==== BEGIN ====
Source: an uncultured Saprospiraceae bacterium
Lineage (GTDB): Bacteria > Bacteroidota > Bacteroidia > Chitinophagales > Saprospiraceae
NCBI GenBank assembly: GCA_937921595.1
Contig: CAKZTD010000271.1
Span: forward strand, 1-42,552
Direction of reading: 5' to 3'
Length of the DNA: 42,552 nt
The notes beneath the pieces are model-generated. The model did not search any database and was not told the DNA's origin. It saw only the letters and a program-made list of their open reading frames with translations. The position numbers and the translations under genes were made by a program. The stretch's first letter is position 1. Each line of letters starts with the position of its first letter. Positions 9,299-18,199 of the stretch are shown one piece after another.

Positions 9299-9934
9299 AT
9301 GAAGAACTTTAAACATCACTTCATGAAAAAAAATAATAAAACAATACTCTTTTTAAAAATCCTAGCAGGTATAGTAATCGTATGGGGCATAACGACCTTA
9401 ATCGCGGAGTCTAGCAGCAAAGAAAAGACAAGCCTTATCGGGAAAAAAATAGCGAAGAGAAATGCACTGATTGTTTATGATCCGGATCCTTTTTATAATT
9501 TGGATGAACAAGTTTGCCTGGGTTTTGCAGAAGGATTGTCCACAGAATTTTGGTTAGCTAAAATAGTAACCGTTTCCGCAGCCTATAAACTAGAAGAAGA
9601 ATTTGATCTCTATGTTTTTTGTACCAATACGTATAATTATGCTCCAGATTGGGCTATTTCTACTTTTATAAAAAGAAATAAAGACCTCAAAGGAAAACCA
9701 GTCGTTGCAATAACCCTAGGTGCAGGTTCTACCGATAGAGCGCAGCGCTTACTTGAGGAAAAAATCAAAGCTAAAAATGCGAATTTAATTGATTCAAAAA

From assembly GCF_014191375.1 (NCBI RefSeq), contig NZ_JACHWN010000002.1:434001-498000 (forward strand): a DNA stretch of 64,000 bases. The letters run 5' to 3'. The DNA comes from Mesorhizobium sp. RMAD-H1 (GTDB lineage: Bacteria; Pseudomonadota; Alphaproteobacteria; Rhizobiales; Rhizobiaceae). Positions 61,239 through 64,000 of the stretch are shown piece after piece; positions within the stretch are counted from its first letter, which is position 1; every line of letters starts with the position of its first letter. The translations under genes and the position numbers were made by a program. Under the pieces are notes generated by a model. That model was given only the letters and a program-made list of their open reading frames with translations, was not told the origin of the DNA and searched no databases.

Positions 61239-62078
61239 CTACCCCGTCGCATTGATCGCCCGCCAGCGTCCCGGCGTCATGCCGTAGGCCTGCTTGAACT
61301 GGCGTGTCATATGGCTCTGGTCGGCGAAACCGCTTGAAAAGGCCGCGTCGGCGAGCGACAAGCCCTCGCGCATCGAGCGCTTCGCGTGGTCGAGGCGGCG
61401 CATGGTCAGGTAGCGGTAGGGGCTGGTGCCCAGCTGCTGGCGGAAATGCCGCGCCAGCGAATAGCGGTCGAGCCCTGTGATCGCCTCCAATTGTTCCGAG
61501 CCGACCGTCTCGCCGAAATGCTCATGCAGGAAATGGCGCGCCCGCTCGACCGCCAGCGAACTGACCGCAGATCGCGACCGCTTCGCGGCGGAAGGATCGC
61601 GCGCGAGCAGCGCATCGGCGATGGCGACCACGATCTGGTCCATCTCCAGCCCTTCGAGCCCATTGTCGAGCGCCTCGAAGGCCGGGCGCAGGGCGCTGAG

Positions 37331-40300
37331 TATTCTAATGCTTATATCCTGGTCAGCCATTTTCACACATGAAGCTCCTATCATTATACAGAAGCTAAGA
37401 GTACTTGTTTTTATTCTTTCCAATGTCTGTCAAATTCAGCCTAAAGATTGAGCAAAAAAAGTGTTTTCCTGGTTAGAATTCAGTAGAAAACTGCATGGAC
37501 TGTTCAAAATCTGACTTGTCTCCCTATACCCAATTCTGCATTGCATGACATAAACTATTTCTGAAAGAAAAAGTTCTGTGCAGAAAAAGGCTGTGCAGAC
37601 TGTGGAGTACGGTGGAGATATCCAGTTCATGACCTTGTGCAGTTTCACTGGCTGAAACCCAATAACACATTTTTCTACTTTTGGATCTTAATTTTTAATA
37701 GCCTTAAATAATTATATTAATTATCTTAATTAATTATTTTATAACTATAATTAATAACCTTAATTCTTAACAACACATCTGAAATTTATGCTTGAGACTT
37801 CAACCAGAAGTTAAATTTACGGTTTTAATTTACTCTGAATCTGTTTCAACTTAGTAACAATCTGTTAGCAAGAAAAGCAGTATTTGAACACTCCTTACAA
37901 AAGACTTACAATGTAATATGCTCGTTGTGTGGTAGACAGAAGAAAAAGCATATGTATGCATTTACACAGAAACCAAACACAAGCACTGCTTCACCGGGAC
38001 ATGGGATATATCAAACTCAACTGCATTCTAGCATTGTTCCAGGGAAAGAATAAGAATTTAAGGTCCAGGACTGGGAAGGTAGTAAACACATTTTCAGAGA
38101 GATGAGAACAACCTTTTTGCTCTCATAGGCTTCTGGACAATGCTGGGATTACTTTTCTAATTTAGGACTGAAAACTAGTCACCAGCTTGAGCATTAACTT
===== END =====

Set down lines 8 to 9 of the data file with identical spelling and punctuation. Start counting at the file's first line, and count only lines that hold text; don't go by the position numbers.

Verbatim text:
The notes beneath the pieces are model-generated. The model did not search any database and was not told the DNA's origin. It saw only the letters and a program-made list of their open reading frames with translations. The position numbers and the translations under genes were made by a program. The stretch's first letter is position 1. Each line of letters starts with the position of its first letter. Positions 9,299-18,199 of the stretch are shown one piece after another.

Positions 9299-9934